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Human Wayfinding in Path-Networks: A Survey of Possible\ud Strategies.

By N.M. Gotts


This paper is derived from an unpublished D.Phil thesis: "Unplanned Wayfinding in Path-Networks: A Theoretical Study of Human Problem-Solving (Gotts 1988). It is a modified version of those parts of the thesis most relevant to the design of wayfinding aids such as variable message signs (VMS) and in-vehicle route-guidance information (IVRGI) systems. This paper, however, does not itself discuss such wayfinding aids; rather, it is a step toward understanding the problem-solving strategies and the internal representations ofthe environment human wayfinders use in the absence of aids of these types. The paper is theoretical in nature, but suggestions are made for empirical tests of some of the hypotheses put forward. Without an understanding of common wayfinding strategies and the internal representations underlying them, efforts to design genuinely useful wayfinding aids are bound to be groping in the dark: at best, they may be shown to be useful in a specific network, to a specific group of people, under given circumstances - with no guarantee that this usefulness will transfer to other networks, travellers, or circumstances. Understanding the route-choice behaviour of road-users requires consideration of the information about the travel environment available to them. An assumption of perfect information about the layout of the travel environment and the traffic conditions within it is a convenient simplification - but is also wholly unrealistic. We cannot be confident that this lack of realism is unimportant in transport modelling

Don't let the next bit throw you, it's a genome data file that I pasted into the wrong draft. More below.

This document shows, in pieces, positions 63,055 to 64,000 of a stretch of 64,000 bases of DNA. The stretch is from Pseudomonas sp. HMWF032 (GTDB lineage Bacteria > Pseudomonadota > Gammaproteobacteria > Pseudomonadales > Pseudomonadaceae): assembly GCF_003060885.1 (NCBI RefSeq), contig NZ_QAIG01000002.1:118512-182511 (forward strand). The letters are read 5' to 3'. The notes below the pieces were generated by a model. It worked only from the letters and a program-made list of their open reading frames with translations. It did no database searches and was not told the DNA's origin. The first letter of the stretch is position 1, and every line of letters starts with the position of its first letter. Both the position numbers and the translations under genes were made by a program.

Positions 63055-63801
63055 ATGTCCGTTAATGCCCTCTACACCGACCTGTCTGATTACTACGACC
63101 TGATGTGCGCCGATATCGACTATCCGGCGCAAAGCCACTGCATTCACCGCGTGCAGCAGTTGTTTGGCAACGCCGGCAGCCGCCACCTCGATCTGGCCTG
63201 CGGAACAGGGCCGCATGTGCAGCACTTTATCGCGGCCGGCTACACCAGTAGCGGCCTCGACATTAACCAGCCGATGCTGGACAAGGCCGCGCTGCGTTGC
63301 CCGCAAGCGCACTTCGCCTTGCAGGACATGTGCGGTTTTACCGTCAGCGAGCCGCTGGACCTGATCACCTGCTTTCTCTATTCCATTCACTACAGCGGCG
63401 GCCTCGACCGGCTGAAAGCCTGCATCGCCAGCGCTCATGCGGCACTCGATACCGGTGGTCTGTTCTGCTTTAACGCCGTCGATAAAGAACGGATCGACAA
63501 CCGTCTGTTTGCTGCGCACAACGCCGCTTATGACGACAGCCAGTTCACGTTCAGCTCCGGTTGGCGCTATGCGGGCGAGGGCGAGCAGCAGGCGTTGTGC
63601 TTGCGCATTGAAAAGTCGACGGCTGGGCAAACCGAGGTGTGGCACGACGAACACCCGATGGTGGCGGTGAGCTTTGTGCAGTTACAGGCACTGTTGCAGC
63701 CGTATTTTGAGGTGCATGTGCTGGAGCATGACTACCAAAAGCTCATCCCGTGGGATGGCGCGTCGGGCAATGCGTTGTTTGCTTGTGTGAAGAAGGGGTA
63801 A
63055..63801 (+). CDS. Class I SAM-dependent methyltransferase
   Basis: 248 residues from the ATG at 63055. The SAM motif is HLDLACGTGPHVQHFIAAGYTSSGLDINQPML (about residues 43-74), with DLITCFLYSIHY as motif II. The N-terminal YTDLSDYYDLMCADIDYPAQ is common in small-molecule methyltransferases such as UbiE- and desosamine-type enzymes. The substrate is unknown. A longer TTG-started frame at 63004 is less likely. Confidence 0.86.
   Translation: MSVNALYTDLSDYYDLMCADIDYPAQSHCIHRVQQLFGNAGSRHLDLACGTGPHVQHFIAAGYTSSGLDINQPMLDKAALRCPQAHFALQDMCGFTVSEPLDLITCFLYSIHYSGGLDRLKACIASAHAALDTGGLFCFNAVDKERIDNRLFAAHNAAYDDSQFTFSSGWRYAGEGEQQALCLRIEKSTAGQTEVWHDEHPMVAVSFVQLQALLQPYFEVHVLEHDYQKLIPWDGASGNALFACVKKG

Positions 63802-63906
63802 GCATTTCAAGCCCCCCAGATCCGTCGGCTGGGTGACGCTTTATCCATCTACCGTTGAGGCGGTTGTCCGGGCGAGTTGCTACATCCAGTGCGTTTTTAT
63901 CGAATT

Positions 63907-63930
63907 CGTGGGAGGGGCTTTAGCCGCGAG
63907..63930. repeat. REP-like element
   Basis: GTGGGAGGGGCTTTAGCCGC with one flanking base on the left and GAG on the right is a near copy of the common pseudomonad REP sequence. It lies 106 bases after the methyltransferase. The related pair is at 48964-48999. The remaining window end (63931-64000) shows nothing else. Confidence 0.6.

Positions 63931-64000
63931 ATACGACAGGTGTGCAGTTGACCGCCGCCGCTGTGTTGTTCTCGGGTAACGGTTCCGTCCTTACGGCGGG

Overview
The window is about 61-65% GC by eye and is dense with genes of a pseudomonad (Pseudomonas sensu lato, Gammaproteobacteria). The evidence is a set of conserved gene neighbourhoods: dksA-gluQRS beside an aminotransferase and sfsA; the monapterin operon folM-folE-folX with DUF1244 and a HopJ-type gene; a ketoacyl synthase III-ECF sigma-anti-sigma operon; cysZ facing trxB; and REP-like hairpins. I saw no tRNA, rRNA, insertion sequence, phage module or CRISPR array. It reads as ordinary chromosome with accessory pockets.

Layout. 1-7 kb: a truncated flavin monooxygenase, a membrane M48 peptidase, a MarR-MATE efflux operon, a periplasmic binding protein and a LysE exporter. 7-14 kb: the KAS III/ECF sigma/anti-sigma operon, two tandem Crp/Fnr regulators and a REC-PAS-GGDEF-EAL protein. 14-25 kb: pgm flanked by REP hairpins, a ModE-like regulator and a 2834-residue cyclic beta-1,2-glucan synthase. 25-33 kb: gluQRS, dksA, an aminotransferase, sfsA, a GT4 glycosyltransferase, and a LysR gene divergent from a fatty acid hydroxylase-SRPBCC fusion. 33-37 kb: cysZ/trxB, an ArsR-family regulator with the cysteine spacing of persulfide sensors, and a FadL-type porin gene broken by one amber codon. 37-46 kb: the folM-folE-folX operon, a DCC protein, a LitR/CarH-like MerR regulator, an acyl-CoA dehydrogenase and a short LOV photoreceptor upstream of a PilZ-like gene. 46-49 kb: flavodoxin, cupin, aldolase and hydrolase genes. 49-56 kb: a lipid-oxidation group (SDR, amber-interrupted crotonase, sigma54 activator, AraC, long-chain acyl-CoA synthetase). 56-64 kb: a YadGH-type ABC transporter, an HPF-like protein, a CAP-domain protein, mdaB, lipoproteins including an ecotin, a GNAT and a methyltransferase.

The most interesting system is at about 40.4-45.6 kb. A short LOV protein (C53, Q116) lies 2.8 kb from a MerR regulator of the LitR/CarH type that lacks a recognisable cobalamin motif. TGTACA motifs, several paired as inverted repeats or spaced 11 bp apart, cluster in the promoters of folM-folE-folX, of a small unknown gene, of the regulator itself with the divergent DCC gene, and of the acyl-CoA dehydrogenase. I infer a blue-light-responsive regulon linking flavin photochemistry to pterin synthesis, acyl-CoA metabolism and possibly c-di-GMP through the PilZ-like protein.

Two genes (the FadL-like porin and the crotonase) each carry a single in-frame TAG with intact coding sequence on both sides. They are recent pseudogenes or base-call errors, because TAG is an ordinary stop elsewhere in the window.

Publisher: Institute of Transport Studies, University of Leeds
Year: 1992
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